Showers popped up Thursday morning in parts of Southern California as the region remained in the grip of a week-long heat wave that's finally expected to weaken.
The rain is courtesy of tropical storm Kay as it moves up the coast of Baja California. The hurricane won't make landfall, but will cause significant rain and gusty winds in the coming days.
"We're already starting to see the increase in mid-level moisture," NBC4 forecaster Belen De Leon said. "That's the reason why a few showers and even thunderstorms are popping up on our First Alert radar network.
"The heaviest rain doesn't arrive until Friday, and it lasts through the weekend because of Kay."
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The weakening tropical cyclone is expected to stall offshore, but still produce chances of thunderstorms and showers Friday into Saturday. Pop-up showers and thunderstorms are possible Thursday in mountains and deserts, but the main weather impacts from Kay will happen overnight into Friday and then into Saturday.
"We're going to start to see that rain develop for the second half of the day Friday and really pick up into Saturday," said De Leon.
Kay made landfall Thursday afternoon on a sparsely populated peninsula on Mexico’s Pacific coast. The eye of the storm came ashore near Bahia Asuncion in Baja California Sur state.
Kay was downgraded from Category 2 to 1 Friday with gusts up to 85 mph. The storm was moving north-northwest away from the Baja California coast. The storm will continue moving up the coast, then turn southwest as it reaches Southern California.
"It's not expected to make a direct impact, but indirectly we're going to feel the impacts," De Leon said.
A flood watch goes into effect Friday evening for parts of Riverside and San Bernardino counties and continues into Saturday night.
Up to 2 inches are rain are possible for mountain communities.
Surf could reach 4 to 7 feet for south-facing beaches. Coastal flooding is possible.
The chance for rain starts to diminish Sunday, but showers might linger into Monday.
When will the Southern California heat wave end?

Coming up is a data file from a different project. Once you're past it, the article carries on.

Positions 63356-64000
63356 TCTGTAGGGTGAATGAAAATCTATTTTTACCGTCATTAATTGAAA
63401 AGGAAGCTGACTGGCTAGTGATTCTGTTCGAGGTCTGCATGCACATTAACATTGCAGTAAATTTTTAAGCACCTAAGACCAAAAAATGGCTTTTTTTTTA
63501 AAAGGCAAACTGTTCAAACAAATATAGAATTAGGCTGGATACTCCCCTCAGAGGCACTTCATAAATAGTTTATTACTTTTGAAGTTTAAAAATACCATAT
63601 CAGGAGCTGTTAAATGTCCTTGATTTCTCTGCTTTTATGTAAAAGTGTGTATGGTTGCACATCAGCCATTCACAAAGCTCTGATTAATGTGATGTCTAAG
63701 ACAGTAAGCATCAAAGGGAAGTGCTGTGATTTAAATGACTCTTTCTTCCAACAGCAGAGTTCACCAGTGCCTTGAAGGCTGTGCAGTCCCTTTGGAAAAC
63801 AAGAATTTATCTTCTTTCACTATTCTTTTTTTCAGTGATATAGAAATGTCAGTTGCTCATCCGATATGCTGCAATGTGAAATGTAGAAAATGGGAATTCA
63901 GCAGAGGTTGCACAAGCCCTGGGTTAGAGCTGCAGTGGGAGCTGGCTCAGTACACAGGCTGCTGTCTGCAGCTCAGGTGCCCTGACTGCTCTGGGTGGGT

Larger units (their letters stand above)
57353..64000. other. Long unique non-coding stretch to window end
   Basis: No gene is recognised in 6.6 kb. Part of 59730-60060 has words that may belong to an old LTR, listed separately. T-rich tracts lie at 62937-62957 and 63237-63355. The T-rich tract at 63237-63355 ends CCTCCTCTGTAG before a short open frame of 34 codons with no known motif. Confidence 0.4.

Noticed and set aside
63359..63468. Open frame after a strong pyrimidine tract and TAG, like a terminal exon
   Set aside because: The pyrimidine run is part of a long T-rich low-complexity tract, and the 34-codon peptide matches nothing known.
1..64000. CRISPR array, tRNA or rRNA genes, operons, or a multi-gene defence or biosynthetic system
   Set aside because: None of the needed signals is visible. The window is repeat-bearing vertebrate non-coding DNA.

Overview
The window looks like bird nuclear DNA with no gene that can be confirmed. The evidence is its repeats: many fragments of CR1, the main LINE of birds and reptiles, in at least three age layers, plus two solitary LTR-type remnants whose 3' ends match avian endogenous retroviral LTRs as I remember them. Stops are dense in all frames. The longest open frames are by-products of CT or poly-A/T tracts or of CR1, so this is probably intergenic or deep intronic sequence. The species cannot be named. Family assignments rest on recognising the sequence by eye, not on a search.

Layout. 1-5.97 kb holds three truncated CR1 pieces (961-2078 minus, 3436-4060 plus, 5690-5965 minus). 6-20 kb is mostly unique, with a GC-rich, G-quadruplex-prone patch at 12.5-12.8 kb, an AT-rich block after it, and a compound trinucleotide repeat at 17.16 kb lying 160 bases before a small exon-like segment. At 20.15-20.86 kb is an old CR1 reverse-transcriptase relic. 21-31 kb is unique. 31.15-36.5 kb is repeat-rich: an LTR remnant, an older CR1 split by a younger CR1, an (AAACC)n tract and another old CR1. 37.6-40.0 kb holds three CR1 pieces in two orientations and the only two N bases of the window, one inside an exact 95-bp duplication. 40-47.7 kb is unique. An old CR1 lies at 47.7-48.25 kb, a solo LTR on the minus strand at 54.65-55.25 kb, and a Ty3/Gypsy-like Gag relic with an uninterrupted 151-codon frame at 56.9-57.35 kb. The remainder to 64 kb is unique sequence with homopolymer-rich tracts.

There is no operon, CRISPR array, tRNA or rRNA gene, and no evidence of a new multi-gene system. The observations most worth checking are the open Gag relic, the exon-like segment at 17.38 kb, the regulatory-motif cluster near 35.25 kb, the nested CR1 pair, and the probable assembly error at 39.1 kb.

The changing weather pattern won't bring much relief from the heat. Temperatures will remain in the 90s and triple-digits Thursday before only a slight cooldown this weekend.
Excessive heat warnings remain in effect for much of Southern California. A high wind watch is in effect for parts of San Bernardino and Riverside counties.
Southern California has seen temperatures soar above 100 degrees every day since Wednesday of last week. A record high temperature was reported in Sandberg on Wednesday. It was 99, breaking the record of 97 set in 2018.
The temperature reached 103 in Anaheim on Wednesday, breaking a record high of 100 for the day set in 2011.
A number of high minimum temperatures were set throughout Orange County on Wednesday. The minimum temperature was 75 in Anaheim, tying a mark set in 2020. It was 73 in Santa Ana, breaking the mark of 71 set in 2020.
A Flex Alert goes into effect Thursday evening, marking another request for Californians to conserve power during the extended heat wave. So far, the state's power grid operator has not resorted to rotating power outages.
Temperatures will remain near or slightly below normal next week.
Excessive heat warnings will be in effect through 8 p.m. Friday for the inland coastal area including downtown Los Angeles, the Santa Monica Mountains and the San Gabriel, San Fernando and Santa Clarita valleys. The warnings are in place until 8 p.m. Thursday in the Los Angeles County mountains and Antelope Valley. Los Angeles County beaches and the Malibu coast will be under excessive heat warnings only on Friday, from 10 a.m. to 8 p.m.
The excessive heat warning was extended until at least 8 p.m. Friday for Orange County coastal and inland areas, including valleys in San Bernardino and Riverside, and the Santa Ana mountains and foothills.